Today's News

  • MEN'S COLLEGE BASKETBALL OPINION: UK ready for showdown with Cardinals (12/29)

    LEXINGTON — The Kentucky Wildcats weren’t looking ahead to Friday’s matchup with instate rival Louisville, but that didn’t mean they didn’t have an eye on the Cardinals.

    The Wildcats raced out to a 15-2 lead 7 minutes into Tuesday night’s game and cruised to a 91-61 over the Coppin State Eagles at Rupp Arena in their final tune-up before the annual showdown.

  • HMH certified a primary stroke center

    Hardin Memorial Hospital has received certification as a primary stroke center, placing it in rare company in Kentucky.

    HMH President and CEO David Gray announced the certification Tuesday at Hardin Fiscal Court's meeting and said it is an accomplishment the hospital has been working toward for roughly two years.

    With the announcement, Gray said HMH joins only about 15 hospitals in the state with the designation.

  • From Lakers to leaders

    In high school, they were derisively called pig farmers, but they clean up well.

    Several graduates of the defunct West Hardin High School now roam the halls of state and local government or command attention in Hardin County’s judicial system. Some of those graduates reunited Tuesday to reacquaint with their roots and swap stories about the past.

    “Those pig farmers now run this town,” said Lisa Williams, who graduated from West Hardin in 1975 and was elected in November to Hardin Fiscal Court.

  • Fire destroys Radcliff family's home

    A Radcliff woman and her family lost their home Tuesday afternoon in a fire.
    Emily Welch’s mobile home in the Golden Rainbow Mobile Home Park was gutted by flames, but no one was injured.
    Welch, who lived in the home with her boyfriend and daughter, said they were at a friend’s home in the neighborhood when another neighbor came to tell them Welch’s home was on fire. Welch said she didn’t know what caused it.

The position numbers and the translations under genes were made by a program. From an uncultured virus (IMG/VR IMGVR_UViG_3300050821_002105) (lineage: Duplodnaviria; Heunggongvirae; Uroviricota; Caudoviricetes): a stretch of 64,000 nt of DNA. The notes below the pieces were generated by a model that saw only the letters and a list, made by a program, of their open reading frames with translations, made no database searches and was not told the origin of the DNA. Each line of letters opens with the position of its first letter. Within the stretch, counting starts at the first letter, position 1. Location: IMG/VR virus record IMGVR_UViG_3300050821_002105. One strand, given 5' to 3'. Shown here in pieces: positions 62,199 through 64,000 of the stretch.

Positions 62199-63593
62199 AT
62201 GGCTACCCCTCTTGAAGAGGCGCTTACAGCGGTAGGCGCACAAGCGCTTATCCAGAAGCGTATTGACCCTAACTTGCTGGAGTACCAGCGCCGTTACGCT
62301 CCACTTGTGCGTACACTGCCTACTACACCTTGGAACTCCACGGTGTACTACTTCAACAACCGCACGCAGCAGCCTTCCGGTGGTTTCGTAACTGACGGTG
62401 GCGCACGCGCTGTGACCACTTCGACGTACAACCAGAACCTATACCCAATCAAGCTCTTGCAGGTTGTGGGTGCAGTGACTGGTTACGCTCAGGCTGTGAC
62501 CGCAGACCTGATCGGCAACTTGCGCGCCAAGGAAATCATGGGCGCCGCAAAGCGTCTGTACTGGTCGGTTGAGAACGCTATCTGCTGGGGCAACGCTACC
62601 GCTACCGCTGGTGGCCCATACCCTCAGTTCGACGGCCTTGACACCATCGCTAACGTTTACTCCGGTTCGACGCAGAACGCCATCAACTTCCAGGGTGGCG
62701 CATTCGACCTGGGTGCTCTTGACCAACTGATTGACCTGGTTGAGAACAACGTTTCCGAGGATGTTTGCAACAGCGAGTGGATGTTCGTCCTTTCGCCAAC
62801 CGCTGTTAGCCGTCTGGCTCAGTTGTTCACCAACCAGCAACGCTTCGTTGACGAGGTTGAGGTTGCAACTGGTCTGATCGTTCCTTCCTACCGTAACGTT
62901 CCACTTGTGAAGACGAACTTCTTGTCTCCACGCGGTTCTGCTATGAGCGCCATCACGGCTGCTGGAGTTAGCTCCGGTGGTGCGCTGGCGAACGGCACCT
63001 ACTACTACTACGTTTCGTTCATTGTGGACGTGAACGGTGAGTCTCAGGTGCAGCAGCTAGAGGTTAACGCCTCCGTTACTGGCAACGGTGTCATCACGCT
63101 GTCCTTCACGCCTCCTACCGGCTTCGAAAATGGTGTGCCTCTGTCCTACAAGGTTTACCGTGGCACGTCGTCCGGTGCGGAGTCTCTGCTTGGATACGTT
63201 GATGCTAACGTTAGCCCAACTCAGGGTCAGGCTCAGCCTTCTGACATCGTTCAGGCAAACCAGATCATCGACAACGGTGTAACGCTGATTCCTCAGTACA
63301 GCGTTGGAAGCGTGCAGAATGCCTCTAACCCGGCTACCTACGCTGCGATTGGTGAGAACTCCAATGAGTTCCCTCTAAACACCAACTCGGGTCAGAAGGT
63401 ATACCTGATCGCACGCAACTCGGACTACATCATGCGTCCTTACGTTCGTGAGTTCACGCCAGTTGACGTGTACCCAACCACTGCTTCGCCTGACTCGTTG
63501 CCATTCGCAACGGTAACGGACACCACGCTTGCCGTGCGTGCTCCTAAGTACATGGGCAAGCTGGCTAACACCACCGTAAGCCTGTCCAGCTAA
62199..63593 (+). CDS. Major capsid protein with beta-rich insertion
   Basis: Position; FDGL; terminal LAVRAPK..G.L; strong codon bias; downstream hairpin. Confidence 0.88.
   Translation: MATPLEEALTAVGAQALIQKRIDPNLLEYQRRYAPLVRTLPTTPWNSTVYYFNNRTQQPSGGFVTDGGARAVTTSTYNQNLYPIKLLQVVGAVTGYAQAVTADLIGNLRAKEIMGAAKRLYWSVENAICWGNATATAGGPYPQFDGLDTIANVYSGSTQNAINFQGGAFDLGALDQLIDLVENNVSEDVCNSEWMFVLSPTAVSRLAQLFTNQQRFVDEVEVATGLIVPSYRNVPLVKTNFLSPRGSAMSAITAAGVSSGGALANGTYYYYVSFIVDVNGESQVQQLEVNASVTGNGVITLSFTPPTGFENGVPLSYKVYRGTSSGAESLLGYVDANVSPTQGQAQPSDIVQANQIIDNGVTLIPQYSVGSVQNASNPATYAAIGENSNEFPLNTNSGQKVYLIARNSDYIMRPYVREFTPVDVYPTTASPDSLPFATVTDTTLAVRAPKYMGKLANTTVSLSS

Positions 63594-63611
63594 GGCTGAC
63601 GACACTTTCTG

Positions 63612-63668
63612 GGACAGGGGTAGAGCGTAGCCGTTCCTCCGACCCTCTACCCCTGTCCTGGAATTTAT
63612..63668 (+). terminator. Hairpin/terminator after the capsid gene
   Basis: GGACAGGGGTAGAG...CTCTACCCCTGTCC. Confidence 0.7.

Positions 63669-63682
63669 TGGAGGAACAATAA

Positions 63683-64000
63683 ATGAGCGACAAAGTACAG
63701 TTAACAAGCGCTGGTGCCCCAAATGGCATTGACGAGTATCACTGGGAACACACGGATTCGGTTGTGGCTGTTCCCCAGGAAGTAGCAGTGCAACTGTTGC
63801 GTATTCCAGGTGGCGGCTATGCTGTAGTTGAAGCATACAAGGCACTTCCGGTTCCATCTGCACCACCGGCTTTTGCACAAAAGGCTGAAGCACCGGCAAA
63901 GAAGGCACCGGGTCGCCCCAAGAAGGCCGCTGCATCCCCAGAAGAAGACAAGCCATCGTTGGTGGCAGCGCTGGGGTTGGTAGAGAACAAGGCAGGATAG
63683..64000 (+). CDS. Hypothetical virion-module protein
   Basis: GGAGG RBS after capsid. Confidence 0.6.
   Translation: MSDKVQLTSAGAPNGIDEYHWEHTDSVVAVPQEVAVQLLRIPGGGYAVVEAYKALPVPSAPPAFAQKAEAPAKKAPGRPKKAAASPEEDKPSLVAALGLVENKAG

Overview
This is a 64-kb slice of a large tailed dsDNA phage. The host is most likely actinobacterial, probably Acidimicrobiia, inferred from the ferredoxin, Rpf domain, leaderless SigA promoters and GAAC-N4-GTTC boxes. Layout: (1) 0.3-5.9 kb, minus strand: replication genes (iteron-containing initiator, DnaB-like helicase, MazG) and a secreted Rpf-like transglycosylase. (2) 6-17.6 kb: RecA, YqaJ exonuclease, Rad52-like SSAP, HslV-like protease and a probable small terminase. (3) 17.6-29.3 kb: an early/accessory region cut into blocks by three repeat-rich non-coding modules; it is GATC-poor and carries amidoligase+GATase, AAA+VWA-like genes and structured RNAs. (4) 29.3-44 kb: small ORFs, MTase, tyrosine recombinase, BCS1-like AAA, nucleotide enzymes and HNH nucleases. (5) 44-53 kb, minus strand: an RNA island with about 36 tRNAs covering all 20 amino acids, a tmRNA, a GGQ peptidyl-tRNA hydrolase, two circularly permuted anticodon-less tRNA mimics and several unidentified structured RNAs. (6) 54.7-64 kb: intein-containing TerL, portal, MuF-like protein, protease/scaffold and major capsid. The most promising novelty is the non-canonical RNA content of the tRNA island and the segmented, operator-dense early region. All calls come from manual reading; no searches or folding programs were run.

“But I lost everything,” she said.

  • Thunder rumbles may ring in New Year

    While this year likely will be remembered as a dry one, it will end on a soggy note.
    There is a chance of rain through Saturday — with a possibility of a New Year’s Eve thunderstorm.
    Wintertime rumbles aren’t unheard of in Hardin County. The area averages two thunderstorms in December and one each in January and February, said Mark Adams, lead forecaster at the Fort Knox weather station.
    Storms this time of year often are the result of a warm air mass clashing with a cold one.

  • PAC affected by elimination of state grant

    Some of the most prominent state orchestral groups won’t be coming to the Hardin County Schools Performing Arts Center anytime soon.

    The PAC will not receive a grant from the Kentucky Arts Council that has allowed it to bring Kentucky artists to the center, Director Bart Lovins said.

    The council put the grant on hiatus because of the financial situation in state government, Lovins said. The PAC typically received the grant every year, which helped attract groups such as the Louisville Orchestra or the Lexington Philharmonic.

  • Veterinarian office to move for road project

    An Elizabethtown veterinarians’ office plans soon to open a new facility to make room for a road project tied to the Fort Knox realignment.
    The Elizabethtown Animal Hospital’s office on Ring Road will offer more parking, exam rooms and waiting room space than its building on Rineyville Road. It is expected to open Jan. 10.
    “It is awesome,” Dr. Chad Bailey said of the 7,400-square-foot clinic. “I think our clients are going to be excited.”

  • Photo: Emerging from the shadows
  • C.B. Embry plays new role in Beaver Dam's city ceremony

    It was a milestone event for state Rep. C.B. Embry as he performed a swearing-in ceremony Tuesday for the new mayor and city council of Beaver Dam. Forty years earlier, at age 29, Embry took the oath of office as mayor of Beaver Dam.

    He later served three terms as Ohio County judge-executive and has since 2003 been representative for the 17th District, which covers Butler County, Grayson County and a few precincts in western Hardin County.

  • Seniors gather for meal

    Recently, Wesley Hilltop seniors went out to eat at Mr. Gatti’s. Everyone had a wonderful time and enjoyed their meal. From left, Distie Miller, Catherine Mather, Joyce Givan, Judy Sandfer, David Means, Mary Hillard, Bill Saltsman, Margie Goodman, Peggy Martin, Carrie Logsdon, Evelyn Jones, Virginia Nagel, Laura Mae Cox, Shirley Peters, Julus Harpe, Gladys Givan, Naomi Romans, George Coleman, Iva Lee Saltsman, Andrew Sherwood, Roy Harper, Lucille Harper, Olivia Kizinkiewicz and Patsy Sullivan.